Tips to Crack Civil Services Examination - Beginners Guide

Hey there! Many IAS aspirants wonder what it will be like to crack the Indian Administrative Services examination in one go. I would say - it is quite possible with the right help and preparation, which is, of course, matched with sheer will and pure dedication. Working hard pays off, quite literally while preparing for the IAS examinations.   

So, let me enlighten you with some great tips and guides that will help you power through your IAS examination attempts. But, before that, real quick - let me tell you about the new generation of education - the electronic generation. And the leader of this generation is The Thought Tree.    

What is The Thought Tree? 

The Thought Tree is the best coaching institute in India for multiple courses provided under one roof. They specialize in IAS and RAS coaching. The Thought Tree has the best faculty when talking about teaching experience and professionalism. They have the best-in-class study materials and reference materials, which refer to students and cover. Next are the sessions they conduct with industry experts and civil servants.  

Okay, that is enough for now. Let us move onto the topic. 



After a substantial portion of the curriculum has been covered, a reasonable number of test tests should be attempted. The number of exercises must be appropriate. Too many tests would consume your precious energy, and too few numbers would leave you unprepared. Only in an exam setting. It would be a good idea to solve a single standard set of tests. A post-test analysis is a required practice. High performance should not bring joy, and poor performance should not bring frustration. Just run the race to keep improving. 

Studying and reading is one aspect of this taxing cycle in which one must also concentrate on writing. Writing skills determine the overall result. Pick an essay topic to write or top exam questions from previous years to find out where you stand. Keep writing; the more you practice, the better the coordination between your head and hand becomes.

Solving the previous few years earlier problems only gives us a general understanding of the types of questions asked in IAS. Knowing the types of problems and how to solve them is the advantage of solving the problems. It also helps in covering the huge course and unknowingly prepares questions for candidates in real-time.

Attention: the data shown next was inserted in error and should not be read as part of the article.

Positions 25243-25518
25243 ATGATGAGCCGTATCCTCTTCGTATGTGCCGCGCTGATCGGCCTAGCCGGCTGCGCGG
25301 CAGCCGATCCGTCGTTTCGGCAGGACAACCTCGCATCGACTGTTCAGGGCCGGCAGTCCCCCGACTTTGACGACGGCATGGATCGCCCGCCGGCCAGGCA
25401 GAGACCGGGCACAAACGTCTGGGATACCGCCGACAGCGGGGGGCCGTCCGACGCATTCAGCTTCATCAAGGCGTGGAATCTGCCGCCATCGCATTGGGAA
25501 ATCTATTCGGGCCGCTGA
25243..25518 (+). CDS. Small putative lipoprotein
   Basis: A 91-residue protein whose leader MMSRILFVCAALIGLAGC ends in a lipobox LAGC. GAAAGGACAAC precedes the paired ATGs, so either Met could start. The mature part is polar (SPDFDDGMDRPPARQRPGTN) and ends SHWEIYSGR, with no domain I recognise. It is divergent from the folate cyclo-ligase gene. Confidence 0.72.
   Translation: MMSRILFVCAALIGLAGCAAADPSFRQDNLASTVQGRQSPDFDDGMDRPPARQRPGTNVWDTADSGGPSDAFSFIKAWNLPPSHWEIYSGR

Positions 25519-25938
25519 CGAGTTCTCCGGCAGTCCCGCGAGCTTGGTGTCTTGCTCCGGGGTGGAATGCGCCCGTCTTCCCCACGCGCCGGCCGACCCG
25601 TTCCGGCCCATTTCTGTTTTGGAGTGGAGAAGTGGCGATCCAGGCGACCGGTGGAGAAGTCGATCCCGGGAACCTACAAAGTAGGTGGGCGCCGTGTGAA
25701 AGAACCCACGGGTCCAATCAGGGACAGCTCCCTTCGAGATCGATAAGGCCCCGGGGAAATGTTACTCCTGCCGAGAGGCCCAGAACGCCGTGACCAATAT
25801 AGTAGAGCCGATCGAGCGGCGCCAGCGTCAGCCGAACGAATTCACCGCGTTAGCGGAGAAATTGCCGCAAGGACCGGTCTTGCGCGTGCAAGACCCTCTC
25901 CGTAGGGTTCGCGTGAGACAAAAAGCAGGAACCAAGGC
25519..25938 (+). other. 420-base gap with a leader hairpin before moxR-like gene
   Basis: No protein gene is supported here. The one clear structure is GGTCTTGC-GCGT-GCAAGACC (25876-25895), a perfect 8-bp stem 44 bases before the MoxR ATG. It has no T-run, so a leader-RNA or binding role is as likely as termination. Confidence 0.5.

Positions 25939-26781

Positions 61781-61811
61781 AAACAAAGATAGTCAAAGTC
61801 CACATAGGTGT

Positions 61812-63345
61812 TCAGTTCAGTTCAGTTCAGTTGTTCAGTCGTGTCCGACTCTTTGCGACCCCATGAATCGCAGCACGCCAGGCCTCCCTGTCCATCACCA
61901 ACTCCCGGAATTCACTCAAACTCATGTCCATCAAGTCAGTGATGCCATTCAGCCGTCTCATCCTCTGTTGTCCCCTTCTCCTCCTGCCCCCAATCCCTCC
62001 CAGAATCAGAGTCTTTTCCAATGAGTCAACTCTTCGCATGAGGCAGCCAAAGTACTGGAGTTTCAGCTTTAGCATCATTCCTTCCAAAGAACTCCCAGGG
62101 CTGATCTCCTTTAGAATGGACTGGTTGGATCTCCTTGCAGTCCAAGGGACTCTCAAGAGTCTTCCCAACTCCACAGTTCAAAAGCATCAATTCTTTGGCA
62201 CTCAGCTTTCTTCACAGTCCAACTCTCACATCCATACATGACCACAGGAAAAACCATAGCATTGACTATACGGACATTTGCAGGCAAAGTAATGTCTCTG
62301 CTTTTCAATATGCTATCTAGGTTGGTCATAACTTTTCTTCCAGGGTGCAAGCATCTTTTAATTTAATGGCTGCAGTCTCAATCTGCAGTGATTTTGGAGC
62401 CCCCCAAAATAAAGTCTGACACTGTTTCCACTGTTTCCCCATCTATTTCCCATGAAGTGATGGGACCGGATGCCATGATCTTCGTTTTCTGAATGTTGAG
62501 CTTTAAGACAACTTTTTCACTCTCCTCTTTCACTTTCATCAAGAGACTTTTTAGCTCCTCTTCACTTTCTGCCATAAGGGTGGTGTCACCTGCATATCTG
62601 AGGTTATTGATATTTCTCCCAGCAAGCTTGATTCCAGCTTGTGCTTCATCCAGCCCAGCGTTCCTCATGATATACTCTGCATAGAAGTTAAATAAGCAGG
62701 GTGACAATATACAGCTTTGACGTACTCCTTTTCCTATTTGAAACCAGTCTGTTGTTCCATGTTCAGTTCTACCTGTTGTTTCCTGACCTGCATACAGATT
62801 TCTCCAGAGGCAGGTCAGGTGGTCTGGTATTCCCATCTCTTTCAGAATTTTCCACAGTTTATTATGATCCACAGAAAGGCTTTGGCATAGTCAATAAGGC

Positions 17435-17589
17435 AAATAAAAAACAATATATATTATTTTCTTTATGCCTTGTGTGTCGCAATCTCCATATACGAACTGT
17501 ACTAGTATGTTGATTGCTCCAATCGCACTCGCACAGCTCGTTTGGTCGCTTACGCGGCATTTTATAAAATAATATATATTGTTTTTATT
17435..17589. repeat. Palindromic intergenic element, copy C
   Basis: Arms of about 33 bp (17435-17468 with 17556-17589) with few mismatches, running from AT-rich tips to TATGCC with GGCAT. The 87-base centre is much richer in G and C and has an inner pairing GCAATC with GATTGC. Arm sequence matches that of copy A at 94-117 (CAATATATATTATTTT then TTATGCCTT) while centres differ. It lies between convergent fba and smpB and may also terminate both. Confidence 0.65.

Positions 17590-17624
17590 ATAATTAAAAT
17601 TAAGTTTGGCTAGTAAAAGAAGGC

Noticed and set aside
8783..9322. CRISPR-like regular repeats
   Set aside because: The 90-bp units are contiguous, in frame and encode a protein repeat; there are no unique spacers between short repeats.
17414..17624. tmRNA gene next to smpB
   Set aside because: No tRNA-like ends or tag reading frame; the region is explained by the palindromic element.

Make notes regularly of whatever you read. No UPSC curriculum can be covered properly or thoroughly without making appropriate notes. 

Notes should be made in an appropriate format to make it easy for applicants to memorize and reproduce. The notes shouldn't be too bulky and therefore the purpose of the notes should always be kept in mind.


IAS requires the examinee to make thought-provoking answers; the examiner must understand the story and the opinions related to that part of the story or the solution. The problem is in crisis because this test requires bureaucratic response capabilities; reading newspapers provides relevant content and improves the ability to read, write, and criticize news from an administrative perspective. 

However, preparation without guidance can completely defeat the purpose of current events. Therefore, it is important to define and demarcate boundaries. Standard newspapers, monthly magazines, Indian Yearbook Highlights, Economic Review, Budget, GDP, and Yojna, should be on your current tablet. Signing up for exclusive themed courses is a good idea, but overconfidence in them can be a waste of time. 


Anyone who chooses IAS should start with basic books, and almost everyone knows what NCERTs are. Avoid taking notes on these concepts and topics you know well, but create snippets of some of the topics that make you feel weak. So, keep the note-taking process simple. NCERTs should be treated thoroughly for all relevant IAS subjects in the first reading from the sixth to the twelfth standard. On the second reading, shift gears in areas that need more work to be done.


The study program must be covered comprehensively. No part should be taken for granted regardless of past trends. The UPSC can lean on any part of the extensive curriculum, so it is advisable to be on the safe side.


Many candidates are often confused by stumbling blocks when choosing optional options; some choose "hot options", some seek advice from others, etc. But, choose optional topics based on your interests and considerations. Even if it is an unpopular topic, you will be the winner if you stick to it. 

In the end, enthusiasm, hard work, and honesty pay off: be yourself know your strengths and weaknesses. Focus on them! Be true to yourself, use your inner strength to stay motivated, and constantly remind yourself of the goals behind your dreams.

I would suggest joining the best Coaching for IAS to crack the IAS exam in the first attempt. 

Great day!

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